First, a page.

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Cognex outlook hit as logistics customers rein in spending

21 Feb 2023

Machine vision pioneer's stock price drops 13% following latest financial update.

Cognex, the Massachusetts-based company that specializes in machine vision technology, has reported sales of just over $1 billion in 2022 - down 3 per cent on the figure for 2021.

That translated to a 21 per cent decline in annual income, while weaker than expected bookings amid a slowdown in investment by some of the firm’s largest customers will hit Cognex’s growth prospects in 2023.

Although still confident of hitting long-term growth targets, CEO Rob Willett told an investor conference call:

“We are navigating through a challenging business environment. A few of our largest e-commerce customers have paused most of their investments. At the end of 2022, we observed slower trends across our broader factory automation business, and we have seen this carry [on] into the beginning of 2023.

“Looking beyond this temporary pause, we continue to expect logistics to be our highest-growth end market over the mid- to long-term.”

EV battery inspection
For the closing quarter of 2022, sales of $239 million were also slightly lower than the final three months of 2021, although that was partly due to currency effects.

“Outside of logistics, revenue from the remainder of our end markets grew in 2022 roughly in line on a constant-currency basis with what we would expect over the long term,” reported Willett, who is targeting long-term annual sales growth of 15 per cent for Cognex.

“As our history demonstrates, we can experience periods of softness in between periods of robust growth.”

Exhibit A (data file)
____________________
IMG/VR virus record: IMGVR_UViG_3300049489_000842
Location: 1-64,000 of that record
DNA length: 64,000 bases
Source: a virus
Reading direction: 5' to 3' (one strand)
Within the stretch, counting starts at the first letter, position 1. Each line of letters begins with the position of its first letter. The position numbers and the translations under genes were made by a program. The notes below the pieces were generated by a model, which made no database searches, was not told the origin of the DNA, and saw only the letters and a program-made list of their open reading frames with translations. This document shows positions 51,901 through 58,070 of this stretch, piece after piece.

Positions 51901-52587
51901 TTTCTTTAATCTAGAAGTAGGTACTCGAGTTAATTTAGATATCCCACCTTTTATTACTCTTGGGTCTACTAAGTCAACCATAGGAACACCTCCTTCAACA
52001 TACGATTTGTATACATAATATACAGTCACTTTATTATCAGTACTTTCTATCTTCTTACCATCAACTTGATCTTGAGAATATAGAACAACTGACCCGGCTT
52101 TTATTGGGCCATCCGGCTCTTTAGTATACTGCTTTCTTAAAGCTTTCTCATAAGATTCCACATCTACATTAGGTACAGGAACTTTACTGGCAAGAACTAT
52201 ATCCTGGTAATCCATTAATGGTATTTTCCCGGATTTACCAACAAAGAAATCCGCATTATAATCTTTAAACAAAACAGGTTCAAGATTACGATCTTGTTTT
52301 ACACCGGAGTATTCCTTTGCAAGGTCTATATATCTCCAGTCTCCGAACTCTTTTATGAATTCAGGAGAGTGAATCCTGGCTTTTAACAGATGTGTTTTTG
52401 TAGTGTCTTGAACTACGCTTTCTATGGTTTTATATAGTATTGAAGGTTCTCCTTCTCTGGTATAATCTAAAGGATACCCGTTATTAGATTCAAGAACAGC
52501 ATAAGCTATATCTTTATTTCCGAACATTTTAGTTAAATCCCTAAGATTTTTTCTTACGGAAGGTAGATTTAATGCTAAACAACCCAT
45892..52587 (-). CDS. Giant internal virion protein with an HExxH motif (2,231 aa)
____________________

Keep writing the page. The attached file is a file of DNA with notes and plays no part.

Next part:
However, as with other providers of optics and photonics technologies, the automotive sector is providing a boost to business currently as it transitions to electric vehicle (EV) production.

“Our largest end market in 2022 was automotive, which represented approximately 25 per cent of our revenue,” Willett pointed out. That proportion is up from 20 per cent in 2021.

A particularly significant automotive application for Cognex is EV battery inspection, where it is critical to identify scratches and other defects that may pose a fire risk.

That market is part of the rationale behind the company’s recent acquisition of Karlsruhe, Germany-based computational lighting firm Sirius Advanced Cybernetics (SAC).

“Combining SAC's capabilities with Cognex's vision and AI tools equips us with an industry-leading offering for battery inspection,” said Willett. “The acquisition will support our strategy to capture a larger share of the high-growth battery inspection market.”

Lighting is considered key to battery inspection because it illuminates small defects on surfaces that could result in safety-critical failures if undetected, explained Cognex when it completed the SAC deal in December.

Slow period
Looking ahead, the Cognex executive team is expecting sales of between $180 million and $200 million for the opening quarter of 2023 - a result that would represent a stark decline from $282 million posted for the first three months of 2022, although that represented an unusually strong opening quarter for the company.

“As we manage through this slow period, we remain focused on the long term,” said Willett.

“We have important new product launches coming up this year. These products bring powerful, easy-to-use technology which expands the number of customers we can serve. And we are investing in our sales and marketing organization to reach more of these emerging customers.”

• Following the update Cognex’s stock price dropped in value by close to 13 per cent on the Nasdaq, giving up all of the gains made since the start of 2023.

Currently trading at around $47, the stock equates to a market capitalization in the region of $8 billion.

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